- Forms: to help healthcare workers gather key patient data and help them manage patients. For example, see The MAMI Assessment Form at https://www.ennonline.net/attachments/3896/MAMI-Assessment-Form.pdf
- Counselling cards and support actions booklet: to facilitate assessment and management by frontline health workers. These are largely based on the UNICEF IYCF counselling cards that draw upon WHO resources and experts, with MAMI-specific additions. Again, these may be adapted or used to complement existing materials. https://www.ennonline.net/attachments/3905/MAMI-Counselling-Cards-(standard-version-horizontal).pdf
Benefits of the MAMI Care Pathway
The MAMI Care Pathway benefits multiple stakeholders at multiple levels.
First and foremost, it benefits small and nutritionally at-risk infants u6m and their mothers by improving the quality and continuity of care that they receive, helping them to survive and thrive. Improving the health and nutrition of infants u6m has short- and long-term benefits for these infants, their families, and for wider society.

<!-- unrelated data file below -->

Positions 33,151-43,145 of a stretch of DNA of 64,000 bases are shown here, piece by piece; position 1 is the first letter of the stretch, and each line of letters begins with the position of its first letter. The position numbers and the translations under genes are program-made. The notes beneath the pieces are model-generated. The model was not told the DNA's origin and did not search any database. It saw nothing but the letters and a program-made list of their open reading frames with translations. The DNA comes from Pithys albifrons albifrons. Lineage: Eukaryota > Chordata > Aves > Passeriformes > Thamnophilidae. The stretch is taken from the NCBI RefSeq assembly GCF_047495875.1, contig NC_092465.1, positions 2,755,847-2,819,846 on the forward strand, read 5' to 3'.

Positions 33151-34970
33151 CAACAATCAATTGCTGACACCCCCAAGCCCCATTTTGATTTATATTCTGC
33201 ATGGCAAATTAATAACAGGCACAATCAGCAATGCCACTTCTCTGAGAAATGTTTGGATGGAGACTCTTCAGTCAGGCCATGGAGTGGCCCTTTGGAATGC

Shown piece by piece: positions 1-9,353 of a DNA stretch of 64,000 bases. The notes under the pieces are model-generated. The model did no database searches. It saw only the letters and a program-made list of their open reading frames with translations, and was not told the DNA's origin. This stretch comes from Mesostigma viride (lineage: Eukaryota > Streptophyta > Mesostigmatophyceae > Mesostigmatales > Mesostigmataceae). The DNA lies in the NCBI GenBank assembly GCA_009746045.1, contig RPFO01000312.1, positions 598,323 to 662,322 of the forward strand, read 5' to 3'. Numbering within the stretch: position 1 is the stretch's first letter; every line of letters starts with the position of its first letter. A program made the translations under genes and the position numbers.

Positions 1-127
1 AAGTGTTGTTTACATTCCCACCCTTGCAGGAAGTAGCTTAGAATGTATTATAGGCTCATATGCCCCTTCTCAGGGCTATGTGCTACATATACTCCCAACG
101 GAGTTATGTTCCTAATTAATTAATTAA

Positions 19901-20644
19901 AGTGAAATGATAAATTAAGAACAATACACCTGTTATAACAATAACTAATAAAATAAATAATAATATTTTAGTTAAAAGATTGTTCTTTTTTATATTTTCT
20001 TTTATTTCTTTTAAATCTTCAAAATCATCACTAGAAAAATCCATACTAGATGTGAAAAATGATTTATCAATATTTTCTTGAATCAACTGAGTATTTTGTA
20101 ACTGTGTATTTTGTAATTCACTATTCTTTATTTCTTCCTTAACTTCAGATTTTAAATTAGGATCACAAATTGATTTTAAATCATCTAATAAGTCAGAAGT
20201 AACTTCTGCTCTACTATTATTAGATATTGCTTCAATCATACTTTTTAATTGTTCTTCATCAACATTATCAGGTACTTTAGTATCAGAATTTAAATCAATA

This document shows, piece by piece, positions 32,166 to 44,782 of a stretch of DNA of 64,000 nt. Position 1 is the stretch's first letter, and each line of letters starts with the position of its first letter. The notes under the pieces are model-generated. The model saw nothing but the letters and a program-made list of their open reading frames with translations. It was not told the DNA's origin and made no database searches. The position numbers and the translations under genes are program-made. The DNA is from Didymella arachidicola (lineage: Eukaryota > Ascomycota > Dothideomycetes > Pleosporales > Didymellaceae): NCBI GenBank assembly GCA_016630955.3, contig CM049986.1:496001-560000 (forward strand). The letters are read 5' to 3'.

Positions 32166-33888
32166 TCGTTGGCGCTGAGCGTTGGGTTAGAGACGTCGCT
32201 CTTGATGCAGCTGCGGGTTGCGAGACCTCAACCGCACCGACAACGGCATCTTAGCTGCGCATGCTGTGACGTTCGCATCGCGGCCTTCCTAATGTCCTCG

It also benefits frontline health care workers by:
Increasing job satisfaction by offering easy-to-follow guides and solutions to deal with complex problems.
Helping ensure that serious underlying conditions are not missed – a situation that can create stress for health workers.
Reducing patient workload by allowing health workers to identify and focus on the infants and mothers with the highest needs and intervening early so as to prevent more complex, time-consuming problems later on.